Cassia

Gin Botanical: Cassia Bark.

Cassia is a common gin botanical and is a common ingredient in baking. Cinnamon buns anyone?

Cassia: Facts.

Cassia Bark

Cassia Bark

  • Cassia bark is a close relation to cinnamon, in that they both dried bark from trees of the genus Cinnamomum. In certain parts of the world, especially the US, cassia is often sold as cinnamon; however, cassia comes from the Cinnamomum cassia tree and true cinnamon from Cinnamomum verum. True cinnamon is often called Ceylon Cinnamon.
  • Cassia bark contains a hepatic toxin called Coumarin, which, in large doses, can cause liver failure. This has led to many governments to caution against excessive consumption of cassia, especially for young people.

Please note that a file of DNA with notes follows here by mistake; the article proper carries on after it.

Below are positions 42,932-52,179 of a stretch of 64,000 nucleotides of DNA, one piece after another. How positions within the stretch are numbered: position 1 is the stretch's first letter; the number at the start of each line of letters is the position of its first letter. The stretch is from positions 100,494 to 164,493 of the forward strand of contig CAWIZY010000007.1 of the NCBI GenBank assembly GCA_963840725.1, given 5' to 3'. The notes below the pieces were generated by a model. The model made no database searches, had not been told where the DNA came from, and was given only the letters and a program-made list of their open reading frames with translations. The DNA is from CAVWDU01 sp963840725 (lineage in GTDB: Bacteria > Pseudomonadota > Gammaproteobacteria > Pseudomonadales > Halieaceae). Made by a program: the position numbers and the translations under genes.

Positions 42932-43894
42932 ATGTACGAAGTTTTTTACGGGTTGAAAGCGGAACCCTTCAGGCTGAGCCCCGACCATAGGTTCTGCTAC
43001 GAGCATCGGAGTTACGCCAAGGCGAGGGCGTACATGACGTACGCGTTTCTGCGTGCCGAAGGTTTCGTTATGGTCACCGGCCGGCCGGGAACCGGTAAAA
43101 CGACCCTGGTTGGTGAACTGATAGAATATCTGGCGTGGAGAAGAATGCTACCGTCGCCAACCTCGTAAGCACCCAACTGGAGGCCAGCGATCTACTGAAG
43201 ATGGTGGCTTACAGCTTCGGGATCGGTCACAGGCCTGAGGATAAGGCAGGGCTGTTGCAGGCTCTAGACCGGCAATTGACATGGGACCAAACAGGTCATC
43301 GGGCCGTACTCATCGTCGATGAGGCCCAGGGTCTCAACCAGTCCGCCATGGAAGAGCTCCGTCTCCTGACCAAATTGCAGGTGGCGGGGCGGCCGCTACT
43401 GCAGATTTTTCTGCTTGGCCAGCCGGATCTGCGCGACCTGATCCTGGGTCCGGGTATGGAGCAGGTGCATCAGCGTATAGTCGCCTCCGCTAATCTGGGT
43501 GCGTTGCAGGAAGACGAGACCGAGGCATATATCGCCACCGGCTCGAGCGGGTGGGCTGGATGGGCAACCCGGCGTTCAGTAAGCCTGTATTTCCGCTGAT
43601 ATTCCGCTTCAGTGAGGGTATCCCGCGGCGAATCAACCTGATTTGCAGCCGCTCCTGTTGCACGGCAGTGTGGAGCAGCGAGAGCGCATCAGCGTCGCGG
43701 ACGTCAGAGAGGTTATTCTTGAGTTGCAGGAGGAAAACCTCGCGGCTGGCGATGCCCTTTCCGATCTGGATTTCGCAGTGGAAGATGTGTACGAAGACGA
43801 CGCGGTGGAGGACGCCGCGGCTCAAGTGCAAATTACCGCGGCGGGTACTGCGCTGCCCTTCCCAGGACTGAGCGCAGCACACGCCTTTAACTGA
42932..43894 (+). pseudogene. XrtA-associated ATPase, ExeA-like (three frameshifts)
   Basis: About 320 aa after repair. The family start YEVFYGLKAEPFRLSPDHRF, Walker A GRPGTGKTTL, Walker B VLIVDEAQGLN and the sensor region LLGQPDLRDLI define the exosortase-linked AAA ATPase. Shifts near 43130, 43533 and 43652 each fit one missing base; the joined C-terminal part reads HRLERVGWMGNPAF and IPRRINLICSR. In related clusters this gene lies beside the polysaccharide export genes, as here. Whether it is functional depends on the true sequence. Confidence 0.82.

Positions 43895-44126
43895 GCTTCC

• Cassia (and all cinnamon varieties) show some promise in treating diabetes and insulin resistance; there are many mechanisms that I won’t bore you with, but a neat round-up of research can be found on examine.com (http://examine.com/supplements/Cinnamon/). Remember boys and girls, the ramblings of a gin-soak should not be construed as medical advice; consult your doctor, etc.

Cassia: Nose.

Given how pungent cassia is in spice-form, the aroma of the distillate is surprisingly subtle. The cinnamon-like aroma is there but isn’t very strong. It’s a fairly sweet aroma.

Cassia: Taste.

Tasting reveals a lot more of that expected cinnamon flavour, but it is still far from overpowering; I don’t know if this is because very little is used in the distillation to deliberately make a subtle end-product, or whether it genuinely is a mild flavour.

The attack is sweet and slightly bland but it quickly develops into a warming cinnamon, woody flavour. This slowly diminishes into a slightly rough, raspy after-burn with faint echoes of lemon and a generic woodiness.

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